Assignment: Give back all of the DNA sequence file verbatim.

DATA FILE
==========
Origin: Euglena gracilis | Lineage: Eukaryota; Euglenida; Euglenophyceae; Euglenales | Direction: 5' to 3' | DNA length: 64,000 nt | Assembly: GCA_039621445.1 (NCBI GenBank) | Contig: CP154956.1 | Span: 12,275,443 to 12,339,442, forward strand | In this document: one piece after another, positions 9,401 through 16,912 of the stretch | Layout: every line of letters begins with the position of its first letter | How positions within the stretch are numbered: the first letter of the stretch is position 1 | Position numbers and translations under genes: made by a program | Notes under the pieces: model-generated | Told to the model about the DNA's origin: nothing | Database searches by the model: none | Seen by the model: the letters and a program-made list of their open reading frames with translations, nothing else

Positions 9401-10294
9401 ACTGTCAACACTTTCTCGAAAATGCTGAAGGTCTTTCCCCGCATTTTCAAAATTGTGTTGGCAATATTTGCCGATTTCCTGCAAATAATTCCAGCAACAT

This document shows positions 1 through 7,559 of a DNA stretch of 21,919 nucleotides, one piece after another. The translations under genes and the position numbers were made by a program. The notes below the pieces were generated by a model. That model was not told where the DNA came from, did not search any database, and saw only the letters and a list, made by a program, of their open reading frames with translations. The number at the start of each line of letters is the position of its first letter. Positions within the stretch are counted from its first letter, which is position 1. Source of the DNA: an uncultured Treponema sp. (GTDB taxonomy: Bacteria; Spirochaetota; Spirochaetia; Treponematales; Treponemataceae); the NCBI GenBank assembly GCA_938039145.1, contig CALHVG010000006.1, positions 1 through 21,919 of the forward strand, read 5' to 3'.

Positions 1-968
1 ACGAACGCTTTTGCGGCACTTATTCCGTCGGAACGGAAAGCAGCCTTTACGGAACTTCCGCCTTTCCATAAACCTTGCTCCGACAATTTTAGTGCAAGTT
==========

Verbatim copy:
Origin: Euglena gracilis | Lineage: Eukaryota; Euglenida; Euglenophyceae; Euglenales | Direction: 5' to 3' | DNA length: 64,000 nt | Assembly: GCA_039621445.1 (NCBI GenBank) | Contig: CP154956.1 | Span: 12,275,443 to 12,339,442, forward strand | In this document: one piece after another, positions 9,401 through 16,912 of the stretch | Layout: every line of letters begins with the position of its first letter | How positions within the stretch are numbered: the first letter of the stretch is position 1 | Position numbers and translations under genes: made by a program | Notes under the pieces: model-generated | Told to the model about the DNA's origin: nothing | Database searches by the model: none | Seen by the model: the letters and a program-made list of their open reading frames with translations, nothing else

Positions 9401-10294
9401 ACTGTCAACACTTTCTCGAAAATGCTGAAGGTCTTTCCCCGCATTTTCAAAATTGTGTTGGCAATATTTGCCGATTTCCTGCAAATAATTCCAGCAACAT

This document shows positions 1 through 7,559 of a DNA stretch of 21,919 nucleotides, one piece after another. The translations under genes and the position numbers were made by a program. The notes below the pieces were generated by a model. That model was not told where the DNA came from, did not search any database, and saw only the letters and a list, made by a program, of their open reading frames with translations. The number at the start of each line of letters is the position of its first letter. Positions within the stretch are counted from its first letter, which is position 1. Source of the DNA: an uncultured Treponema sp. (GTDB taxonomy: Bacteria; Spirochaetota; Spirochaetia; Treponematales; Treponemataceae); the NCBI GenBank assembly GCA_938039145.1, contig CALHVG010000006.1, positions 1 through 21,919 of the forward strand, read 5' to 3'.

Positions 1-968
1 ACGAACGCTTTTGCGGCACTTATTCCGTCGGAACGGAAAGCAGCCTTTACGGAACTTCCGCCTTTCCATAAACCTTGCTCCGACAATTTTAGTGCAAGTT